Last Night's 'Girls' Called Out Abusive, Powerful Men While the Oscars Celebrated Them

As Casey Affleck accepted his award, Lena Dunham's Hannah faced off with a famous author accused of sexual assault.

Traditional TV wisdom would tell you that airing opposite the Oscars is a death slot, but in an age where overnight ratings have never mattered less, a show like HBO's Girls can take the biggest night in Hollywood and use it as a pointed platform. Last night's potent, Lena Dunham-penned bottle episode "American Bitch" found Dunham's Hannah going to the home of a very famous author, Chuck Palmer (Matthew Rhys), whose reputation has been sullied by accusations of sexual assault. Meanwhile, over on ABC, the Academy handed this year's Best Actor statuette to Casey Affleck, whose own reputation has been sullied by accusations of sexual harassment. Mel Gibson, despite his own history of domestic abuse, verbal abuse, and anti-semitism, was also nominated for an Oscar last night. Whether the timing was deliberate or not, Dunham's incisive episode felt like a very deliberate comment on the Oscars, and their role as an embodiment of Hollywood's willingness to protect—and celebrate—its famous, successful male abusers.

For all the boundaries Girls has crossed in its depictions of sexuality, mental illness, and the thorny intricacies of female friendship, one area it has veered away from is sexual violence. The closest the show has come to depicting rape was unintentional–the infamous season two scene in which Adam (Adam Driver) and Natalia (Shiri Appleby) share a degrading but consensual sexual encounter, which some viewers felt crossed the line from regrettable sex into assault. That same gray area is explored in last night's episode, an extraordinary two-hander which plays out like a Socratic dialogue as Hannah and Chuck debate consent, rape culture, and the risks of being tried in the court of online opinion.

"If one more male writer I love reveals himself to be a heinous sleazebag…" begins the article which Hannah writes for a niche feminist website, prompting Chuck to summon her to his house to explain his side of the story. In the space of barely 20 minutes, Rhys establishes Chuck as a fully fleshed-out, three-dimensional creep, a prickly narcissist who exudes neurosis and does not respond well to no longer being in control of his own narrative. He doesn't see himself as a predator, though four young women have accused him of coercing them into sex–he's an introvert who lost his virginity at 25, and through success has been given the opportunity to connect with the kinds of women who ignored him when he was their age.

Lighting, Interior design, Room, Living room, Comfort, Furniture, Home, Interior design, Flowerpot, Couch,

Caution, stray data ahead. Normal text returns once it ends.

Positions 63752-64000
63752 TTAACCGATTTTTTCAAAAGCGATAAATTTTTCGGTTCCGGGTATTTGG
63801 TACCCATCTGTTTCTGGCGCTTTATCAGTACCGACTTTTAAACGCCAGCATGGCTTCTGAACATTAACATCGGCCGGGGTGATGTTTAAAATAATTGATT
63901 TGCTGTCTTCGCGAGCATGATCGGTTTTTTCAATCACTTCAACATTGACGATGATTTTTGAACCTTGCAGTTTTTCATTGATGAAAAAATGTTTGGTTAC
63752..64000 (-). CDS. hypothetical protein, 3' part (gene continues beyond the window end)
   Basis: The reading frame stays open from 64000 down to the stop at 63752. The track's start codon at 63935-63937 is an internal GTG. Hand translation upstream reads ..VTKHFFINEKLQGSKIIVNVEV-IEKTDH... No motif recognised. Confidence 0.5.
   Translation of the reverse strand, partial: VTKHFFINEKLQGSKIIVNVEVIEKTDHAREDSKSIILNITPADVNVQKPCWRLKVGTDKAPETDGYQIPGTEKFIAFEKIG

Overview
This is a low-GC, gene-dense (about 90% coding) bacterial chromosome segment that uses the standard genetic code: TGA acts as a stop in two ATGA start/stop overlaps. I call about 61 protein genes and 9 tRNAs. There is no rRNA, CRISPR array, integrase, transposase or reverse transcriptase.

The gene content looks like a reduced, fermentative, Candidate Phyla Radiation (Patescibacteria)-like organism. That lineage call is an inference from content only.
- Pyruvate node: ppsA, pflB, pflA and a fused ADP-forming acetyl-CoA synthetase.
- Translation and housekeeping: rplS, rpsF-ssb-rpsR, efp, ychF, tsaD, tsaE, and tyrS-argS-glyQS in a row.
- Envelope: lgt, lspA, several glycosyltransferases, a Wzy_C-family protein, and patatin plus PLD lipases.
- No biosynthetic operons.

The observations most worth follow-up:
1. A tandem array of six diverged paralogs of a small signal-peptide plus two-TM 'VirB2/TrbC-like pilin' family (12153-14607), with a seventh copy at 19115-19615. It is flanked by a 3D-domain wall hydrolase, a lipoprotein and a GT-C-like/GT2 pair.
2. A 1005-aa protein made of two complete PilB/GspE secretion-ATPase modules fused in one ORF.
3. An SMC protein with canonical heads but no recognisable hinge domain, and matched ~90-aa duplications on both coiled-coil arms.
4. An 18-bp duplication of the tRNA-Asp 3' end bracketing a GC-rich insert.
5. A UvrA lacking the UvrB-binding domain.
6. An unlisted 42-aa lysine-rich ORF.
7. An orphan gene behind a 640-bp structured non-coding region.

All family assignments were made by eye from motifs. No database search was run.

(Image credit: HBO)

Though she's often been depicted as wilfully flawed to the point of caricature, Hannah is very smart and very perceptive, and one of her more defining character traits has always been an ability to cut through bullshit. That's on full display here, as she parries all of Chuck's self-pitying rationalizations, pointing out the wild power imbalance he's ignoring in his encounters with college students. "She admires you," Hannah tells him, her voice brittle with the pain of personal investment, "and then you unbuckle your pants. What's she gonna do next?"

But the horribly convincing part is that Hannah is eventually (if temporarily) won over by Chuck, who reveals his true, wolfish colors toward the episode's end. His flattery is all deeply patronizing; he tells her she should use her talent to talk about something that matters, because "this isn't the civil rights movement—it's me getting head in some sterile hotel room in Rhode Island." When his flattery crosses a line, Hannah doesn't immediately run a mile like we want her to, because she loves this man's work so much her copies of his books are dogeared. And though she soon comes to her senses and bolts, the episode's haunting final shot re-emphasizes that she is not the first, and she will not be the last. Chuck's industry protects him. Reading accusations on Tumblr may keep him up at night, but there is no suggestion his career has been impacted by any of this.

This brings us back to Affleck, who will soon be enjoying the potential career boost that comes with a major Oscar win–a flurry of top-drawer scripts, meetings all over town, probably a seven-figure franchise deal if he wants it. It should not come as a surprise that a man accused of sexual harassment can thrive in Hollywood when a man accused of sexual assault by half a dozen women was just elected president. Nor should it come as a surprise that an industry that has rallied around Roman Polanski should be so ready to forgive Mel Gibson, despite his track record of domestic violencephysical and verbal abuse, and overt anti-semitism. None of this ultimately matters, because men like Affleck and Gibson will always be protected, no matter the level of public outcry.

There's a persistent myth that women regularly make up abuse and assault allegations to get attention, and it's one you'll often hear trotted out in response to famous men being accused of misconduct. Chuck implies as much about his accusers, many of whom are young aspiring writers who want "a story" to tell. Hannah's response is the most important line in one of Girls' most important episodes: "People don't talk about this shit for fun. It ruins their lives."

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Emma Dibdin

Emma Dibdin is a freelance writer based in Los Angeles who writes about culture, mental health, and true crime. She loves owls, hates cilantro, and can find the queer subtext in literally anything.